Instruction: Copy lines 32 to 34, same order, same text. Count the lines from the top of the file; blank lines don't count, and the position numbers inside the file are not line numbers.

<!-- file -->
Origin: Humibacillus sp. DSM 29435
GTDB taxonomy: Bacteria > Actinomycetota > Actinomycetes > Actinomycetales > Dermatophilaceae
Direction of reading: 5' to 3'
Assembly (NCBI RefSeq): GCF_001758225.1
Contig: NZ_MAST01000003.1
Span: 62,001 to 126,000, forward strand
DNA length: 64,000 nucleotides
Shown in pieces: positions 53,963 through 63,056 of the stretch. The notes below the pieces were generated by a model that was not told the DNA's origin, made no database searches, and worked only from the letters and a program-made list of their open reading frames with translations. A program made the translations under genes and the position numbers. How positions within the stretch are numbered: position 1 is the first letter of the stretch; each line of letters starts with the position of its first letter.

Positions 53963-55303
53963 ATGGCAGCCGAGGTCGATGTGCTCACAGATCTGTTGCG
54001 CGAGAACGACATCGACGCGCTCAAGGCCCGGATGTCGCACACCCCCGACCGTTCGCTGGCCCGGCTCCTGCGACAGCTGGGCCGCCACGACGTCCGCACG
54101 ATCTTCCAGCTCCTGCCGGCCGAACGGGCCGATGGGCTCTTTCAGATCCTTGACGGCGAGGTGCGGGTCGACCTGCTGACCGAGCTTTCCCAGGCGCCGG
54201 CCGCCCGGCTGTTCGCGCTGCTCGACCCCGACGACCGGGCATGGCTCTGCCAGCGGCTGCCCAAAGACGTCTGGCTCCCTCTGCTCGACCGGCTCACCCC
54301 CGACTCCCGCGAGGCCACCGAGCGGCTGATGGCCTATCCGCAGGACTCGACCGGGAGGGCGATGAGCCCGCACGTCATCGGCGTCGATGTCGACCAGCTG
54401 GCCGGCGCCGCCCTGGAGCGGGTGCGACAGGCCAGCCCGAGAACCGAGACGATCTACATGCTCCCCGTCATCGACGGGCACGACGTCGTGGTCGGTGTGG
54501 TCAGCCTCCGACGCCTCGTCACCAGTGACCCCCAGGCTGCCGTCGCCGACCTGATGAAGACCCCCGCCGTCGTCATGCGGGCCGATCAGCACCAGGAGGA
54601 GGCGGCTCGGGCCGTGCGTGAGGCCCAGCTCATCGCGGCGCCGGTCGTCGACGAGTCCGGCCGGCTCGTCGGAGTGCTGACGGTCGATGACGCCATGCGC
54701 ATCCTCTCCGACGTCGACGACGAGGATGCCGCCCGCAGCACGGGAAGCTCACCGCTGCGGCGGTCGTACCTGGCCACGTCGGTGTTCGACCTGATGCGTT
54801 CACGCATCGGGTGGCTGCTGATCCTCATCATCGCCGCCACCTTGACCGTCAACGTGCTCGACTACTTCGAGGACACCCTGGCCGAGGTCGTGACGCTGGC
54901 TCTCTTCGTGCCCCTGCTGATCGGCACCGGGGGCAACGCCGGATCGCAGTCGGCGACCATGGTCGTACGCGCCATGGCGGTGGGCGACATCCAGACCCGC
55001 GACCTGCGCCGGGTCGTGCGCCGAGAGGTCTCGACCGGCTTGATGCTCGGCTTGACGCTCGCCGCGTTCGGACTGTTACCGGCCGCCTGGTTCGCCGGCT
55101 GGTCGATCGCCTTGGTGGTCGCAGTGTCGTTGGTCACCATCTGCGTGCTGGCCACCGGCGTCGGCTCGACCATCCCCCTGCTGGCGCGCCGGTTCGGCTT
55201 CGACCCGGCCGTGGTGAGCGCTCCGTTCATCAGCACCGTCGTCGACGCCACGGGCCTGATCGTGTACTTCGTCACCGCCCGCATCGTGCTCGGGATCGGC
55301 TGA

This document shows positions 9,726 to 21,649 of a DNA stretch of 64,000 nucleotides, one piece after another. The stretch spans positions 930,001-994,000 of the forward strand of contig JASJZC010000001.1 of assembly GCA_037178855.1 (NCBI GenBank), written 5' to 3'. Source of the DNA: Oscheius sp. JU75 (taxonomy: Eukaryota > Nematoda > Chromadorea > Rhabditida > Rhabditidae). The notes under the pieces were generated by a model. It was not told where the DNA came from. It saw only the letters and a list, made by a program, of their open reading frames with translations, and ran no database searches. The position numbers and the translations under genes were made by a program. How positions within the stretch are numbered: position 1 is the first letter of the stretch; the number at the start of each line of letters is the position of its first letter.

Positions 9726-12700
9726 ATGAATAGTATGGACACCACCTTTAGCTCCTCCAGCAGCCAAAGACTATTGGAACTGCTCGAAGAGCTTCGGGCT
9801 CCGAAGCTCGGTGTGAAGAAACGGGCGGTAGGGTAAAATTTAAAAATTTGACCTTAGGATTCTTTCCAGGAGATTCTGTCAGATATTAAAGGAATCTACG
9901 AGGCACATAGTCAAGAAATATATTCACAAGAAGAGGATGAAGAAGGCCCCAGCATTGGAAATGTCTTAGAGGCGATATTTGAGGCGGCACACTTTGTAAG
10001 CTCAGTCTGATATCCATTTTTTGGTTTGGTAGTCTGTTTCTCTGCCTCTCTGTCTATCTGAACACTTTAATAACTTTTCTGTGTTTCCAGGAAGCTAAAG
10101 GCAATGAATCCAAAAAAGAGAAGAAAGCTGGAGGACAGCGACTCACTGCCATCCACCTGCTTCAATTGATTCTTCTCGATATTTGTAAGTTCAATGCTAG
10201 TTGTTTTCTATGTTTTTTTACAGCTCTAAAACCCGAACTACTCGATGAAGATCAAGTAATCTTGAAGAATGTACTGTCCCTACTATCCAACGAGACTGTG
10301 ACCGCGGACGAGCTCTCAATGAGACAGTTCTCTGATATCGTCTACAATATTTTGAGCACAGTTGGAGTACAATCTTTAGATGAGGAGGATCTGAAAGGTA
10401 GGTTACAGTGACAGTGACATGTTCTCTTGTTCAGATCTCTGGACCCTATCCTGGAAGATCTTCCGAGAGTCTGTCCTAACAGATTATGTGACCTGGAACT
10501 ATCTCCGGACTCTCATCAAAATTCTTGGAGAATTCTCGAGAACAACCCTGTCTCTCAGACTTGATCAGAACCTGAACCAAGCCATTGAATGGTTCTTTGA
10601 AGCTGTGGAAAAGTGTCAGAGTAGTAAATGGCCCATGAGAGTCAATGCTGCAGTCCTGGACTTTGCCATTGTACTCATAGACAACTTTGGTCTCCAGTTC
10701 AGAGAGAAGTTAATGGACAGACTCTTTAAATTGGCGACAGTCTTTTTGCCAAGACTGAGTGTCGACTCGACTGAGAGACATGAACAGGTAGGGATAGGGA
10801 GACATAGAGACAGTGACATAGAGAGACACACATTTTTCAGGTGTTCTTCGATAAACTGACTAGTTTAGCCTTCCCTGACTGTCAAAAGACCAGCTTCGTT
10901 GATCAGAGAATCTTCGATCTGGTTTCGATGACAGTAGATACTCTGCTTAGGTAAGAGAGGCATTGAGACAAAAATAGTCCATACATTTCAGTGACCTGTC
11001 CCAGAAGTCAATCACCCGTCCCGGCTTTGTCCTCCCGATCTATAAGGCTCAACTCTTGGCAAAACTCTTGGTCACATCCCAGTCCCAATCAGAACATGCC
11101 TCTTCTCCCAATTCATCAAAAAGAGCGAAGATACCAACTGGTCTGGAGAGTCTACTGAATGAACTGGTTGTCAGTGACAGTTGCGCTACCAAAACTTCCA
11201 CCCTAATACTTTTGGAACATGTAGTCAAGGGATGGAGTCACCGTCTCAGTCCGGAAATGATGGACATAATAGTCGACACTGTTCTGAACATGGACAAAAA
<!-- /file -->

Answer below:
10201 TTGTTTTCTATGTTTTTTTACAGCTCTAAAACCCGAACTACTCGATGAAGATCAAGTAATCTTGAAGAATGTACTGTCCCTACTATCCAACGAGACTGTG
10301 ACCGCGGACGAGCTCTCAATGAGACAGTTCTCTGATATCGTCTACAATATTTTGAGCACAGTTGGAGTACAATCTTTAGATGAGGAGGATCTGAAAGGTA
10401 GGTTACAGTGACAGTGACATGTTCTCTTGTTCAGATCTCTGGACCCTATCCTGGAAGATCTTCCGAGAGTCTGTCCTAACAGATTATGTGACCTGGAACT